Graduate Student Awards will be for up to one year with award amounts up to $25,000 for a graduate student industrial fellowship and up to $75,000 for a graduate student traineeship site (involving several students), and may include the following: a stipend of $1,500 to $2,000 per month for one or two semesters (three to twelve months); transportation expenses for the graduate student; a 10 percent allowance for the faculty adviser for research-related expenses excluding equipment, and an additional allowance up to 10 percent of the total direct cost for the sponsoring academic institution for administrative expenses, in lieu of indirect costs. Awards may be made for the support of individual students (individual graduate student industrial fellowship), as supplements to existing grants in the Directorates for EHR, ENG or GEO, or for a group of two to three graduate students at a given site (graduate student traineeship site) through either an initial proposal submission to the respective Directorate or supplements to existing grants in the same directorates.

Postdoctoral Industrial Fellowship Awards from NSF will be for amounts up to $42,000 per year for one or two years and may include the following: 67 percent of the stipend for the postdoctoral fellow; transportation and moving expenses (limited to $3,000); up to 10 percent of the total budget allowance may be used by the faculty adviser for research-related expenses; and an allowance up to 10 percent of the total indirect cost for the sponsoring academic institution for administrative expenses in lieu of indirect costs. The industrial sponsor is expected to provide the remaining 33 percent of the stipend as matching funds. The total matching amount must be shown on line M. (Cost Sharing) of the proposal budget, NSF Form 1030.

B. INDUSTRY ENGINEERS AND SCIENTISTS IN ACADEME

Opportunities are made available for industry personnel to interact with the academic community. The following opportunities are options to be considered:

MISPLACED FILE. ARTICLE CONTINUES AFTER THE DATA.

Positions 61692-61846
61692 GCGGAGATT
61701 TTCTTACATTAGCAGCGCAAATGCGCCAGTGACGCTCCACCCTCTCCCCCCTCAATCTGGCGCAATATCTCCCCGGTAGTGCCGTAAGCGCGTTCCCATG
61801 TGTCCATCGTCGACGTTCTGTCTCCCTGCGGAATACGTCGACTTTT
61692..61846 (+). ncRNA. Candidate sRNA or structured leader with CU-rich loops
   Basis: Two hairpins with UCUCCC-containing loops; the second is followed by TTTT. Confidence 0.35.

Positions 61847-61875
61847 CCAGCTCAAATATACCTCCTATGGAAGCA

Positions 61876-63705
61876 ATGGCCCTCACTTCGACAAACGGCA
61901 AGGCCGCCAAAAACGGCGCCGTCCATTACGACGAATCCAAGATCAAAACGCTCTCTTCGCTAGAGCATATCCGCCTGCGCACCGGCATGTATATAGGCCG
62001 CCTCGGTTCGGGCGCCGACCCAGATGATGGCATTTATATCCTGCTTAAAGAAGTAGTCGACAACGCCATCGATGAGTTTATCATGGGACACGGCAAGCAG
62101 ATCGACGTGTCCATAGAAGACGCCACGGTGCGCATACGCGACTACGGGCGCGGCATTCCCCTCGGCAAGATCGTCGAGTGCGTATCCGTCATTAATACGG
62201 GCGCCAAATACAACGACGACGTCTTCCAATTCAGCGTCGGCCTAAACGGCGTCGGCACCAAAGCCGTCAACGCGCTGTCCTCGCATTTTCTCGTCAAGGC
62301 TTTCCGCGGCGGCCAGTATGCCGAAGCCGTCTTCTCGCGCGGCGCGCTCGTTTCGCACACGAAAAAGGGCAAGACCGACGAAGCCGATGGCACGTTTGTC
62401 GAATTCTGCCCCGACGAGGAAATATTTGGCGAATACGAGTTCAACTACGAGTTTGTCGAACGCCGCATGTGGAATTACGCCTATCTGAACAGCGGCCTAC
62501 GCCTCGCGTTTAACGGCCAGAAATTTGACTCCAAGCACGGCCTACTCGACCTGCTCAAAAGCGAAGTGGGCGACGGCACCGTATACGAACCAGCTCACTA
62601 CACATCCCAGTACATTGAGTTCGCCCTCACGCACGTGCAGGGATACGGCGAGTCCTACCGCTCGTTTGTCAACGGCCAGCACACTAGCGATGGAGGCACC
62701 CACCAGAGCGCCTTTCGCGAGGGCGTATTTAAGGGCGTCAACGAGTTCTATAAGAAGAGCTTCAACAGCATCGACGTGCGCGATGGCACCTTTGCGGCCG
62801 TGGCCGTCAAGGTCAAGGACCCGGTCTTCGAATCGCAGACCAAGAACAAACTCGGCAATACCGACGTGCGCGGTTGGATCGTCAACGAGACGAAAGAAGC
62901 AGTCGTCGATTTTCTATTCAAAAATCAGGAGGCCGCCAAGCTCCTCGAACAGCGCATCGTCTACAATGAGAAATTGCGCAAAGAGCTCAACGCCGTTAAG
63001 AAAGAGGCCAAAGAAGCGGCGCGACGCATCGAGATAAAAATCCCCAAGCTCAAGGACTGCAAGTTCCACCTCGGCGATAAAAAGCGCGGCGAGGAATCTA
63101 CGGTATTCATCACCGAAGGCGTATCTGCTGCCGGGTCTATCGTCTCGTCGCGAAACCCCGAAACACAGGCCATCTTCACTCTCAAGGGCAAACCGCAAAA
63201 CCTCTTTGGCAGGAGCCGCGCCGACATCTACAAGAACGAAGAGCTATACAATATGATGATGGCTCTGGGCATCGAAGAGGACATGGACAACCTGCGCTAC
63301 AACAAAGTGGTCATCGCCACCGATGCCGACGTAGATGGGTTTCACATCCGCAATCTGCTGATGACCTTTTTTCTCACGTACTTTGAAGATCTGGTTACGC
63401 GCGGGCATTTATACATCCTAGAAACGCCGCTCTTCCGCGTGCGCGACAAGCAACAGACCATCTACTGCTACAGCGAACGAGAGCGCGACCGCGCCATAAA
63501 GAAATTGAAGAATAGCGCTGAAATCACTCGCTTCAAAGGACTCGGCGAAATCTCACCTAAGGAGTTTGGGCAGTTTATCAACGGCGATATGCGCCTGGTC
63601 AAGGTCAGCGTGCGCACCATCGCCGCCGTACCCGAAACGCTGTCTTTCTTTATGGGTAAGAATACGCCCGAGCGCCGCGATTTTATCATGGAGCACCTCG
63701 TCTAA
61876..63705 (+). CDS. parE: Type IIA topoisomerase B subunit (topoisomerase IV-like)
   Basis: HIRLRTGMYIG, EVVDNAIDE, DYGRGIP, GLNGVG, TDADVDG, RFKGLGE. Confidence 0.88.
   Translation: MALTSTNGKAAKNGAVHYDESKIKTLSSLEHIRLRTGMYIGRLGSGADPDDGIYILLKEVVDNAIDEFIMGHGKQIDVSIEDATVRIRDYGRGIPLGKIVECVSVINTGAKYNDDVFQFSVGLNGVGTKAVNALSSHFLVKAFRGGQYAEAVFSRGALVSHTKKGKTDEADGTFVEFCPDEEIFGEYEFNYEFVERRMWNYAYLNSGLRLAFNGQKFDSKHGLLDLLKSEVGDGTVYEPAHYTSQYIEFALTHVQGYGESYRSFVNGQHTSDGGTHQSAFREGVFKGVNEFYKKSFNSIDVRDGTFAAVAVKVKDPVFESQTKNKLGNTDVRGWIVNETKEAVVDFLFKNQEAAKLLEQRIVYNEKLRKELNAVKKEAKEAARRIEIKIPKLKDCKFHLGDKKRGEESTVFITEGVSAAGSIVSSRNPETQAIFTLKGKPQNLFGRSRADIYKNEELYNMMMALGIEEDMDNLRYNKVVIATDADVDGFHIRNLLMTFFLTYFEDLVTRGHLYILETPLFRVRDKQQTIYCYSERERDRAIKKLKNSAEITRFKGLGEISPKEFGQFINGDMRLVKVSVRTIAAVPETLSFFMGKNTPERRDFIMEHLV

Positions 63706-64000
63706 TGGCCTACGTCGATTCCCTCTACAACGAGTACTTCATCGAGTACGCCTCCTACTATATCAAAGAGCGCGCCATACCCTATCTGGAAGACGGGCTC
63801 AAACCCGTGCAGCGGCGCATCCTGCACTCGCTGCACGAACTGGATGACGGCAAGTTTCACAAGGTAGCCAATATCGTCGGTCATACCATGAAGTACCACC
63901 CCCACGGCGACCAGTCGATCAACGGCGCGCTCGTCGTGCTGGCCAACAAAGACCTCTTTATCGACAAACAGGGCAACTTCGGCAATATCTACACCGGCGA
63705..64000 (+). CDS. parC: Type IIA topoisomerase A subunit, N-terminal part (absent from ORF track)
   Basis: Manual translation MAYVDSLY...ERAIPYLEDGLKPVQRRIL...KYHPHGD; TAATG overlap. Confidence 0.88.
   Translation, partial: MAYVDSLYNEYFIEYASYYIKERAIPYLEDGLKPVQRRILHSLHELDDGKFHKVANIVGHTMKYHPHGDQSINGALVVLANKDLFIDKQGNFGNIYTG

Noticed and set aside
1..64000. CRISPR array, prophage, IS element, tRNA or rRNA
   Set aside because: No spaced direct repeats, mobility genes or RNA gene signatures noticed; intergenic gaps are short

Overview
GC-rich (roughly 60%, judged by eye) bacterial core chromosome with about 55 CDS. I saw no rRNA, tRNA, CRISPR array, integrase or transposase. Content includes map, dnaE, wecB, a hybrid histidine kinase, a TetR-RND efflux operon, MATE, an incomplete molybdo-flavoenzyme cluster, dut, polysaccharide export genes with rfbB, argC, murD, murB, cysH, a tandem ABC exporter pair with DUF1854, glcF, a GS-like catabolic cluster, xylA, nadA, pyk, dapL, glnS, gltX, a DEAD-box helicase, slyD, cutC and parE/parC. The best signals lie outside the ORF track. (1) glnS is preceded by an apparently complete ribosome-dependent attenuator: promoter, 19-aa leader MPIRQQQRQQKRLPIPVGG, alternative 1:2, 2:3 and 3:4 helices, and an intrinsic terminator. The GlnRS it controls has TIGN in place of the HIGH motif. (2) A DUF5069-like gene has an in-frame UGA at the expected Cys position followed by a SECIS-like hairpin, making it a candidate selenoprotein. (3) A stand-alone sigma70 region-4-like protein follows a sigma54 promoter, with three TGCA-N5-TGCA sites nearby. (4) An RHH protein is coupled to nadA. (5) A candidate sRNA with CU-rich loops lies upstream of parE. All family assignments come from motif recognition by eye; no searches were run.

Industry Presence on Campus - for industrial engineers and scientists to visit academe for two to twelve months in order to catalyze collaborative research and/or provide innovations in teaching and engineering curricula; and

Industry-Based Graduate Assistantship - for part-time science and engineering students, with permanent positions in industry to continue their graduate studies, particularly toward the Ph.D. The stipend will partially support the time necessary for course work and interaction with a faculty research adviser.

Proposal description: The proposal is submitted by the host university, on behalf of an academic principal investigator or the student's adviser and a co-principal investigator or student's co-adviser from industry. The visitor must maintain his/her initial affiliation in industry during the project. Proposals for Industry Presence on Campus awards must include the objectives of the research/educational project, and a plan of the industry-university interaction on campus. Proposals for Industry-Based Graduate Assistantships must include the research plan, a resume of the graduate student showing the student's special qualifications, training arrangements, description of the facilities and graduate student working conditions.

Budget:

Industry Presence on Campus Awards are for a maximum of $50,000 for up to one year, to cover up to 67 percent of the total budget and may include the following: part-time salary support for the visiting specialist(s); expenses for student projects; teaching enhancement; and visits of faculty and students to the industrial site. Matching commitments from the industrial partner and/or the university, totaling at least the remaining 33 percent is required. The total matching amount and the matching source(s) must be shown on line M. (Cost Sharing) of the proposal budget, NSF Form 1030.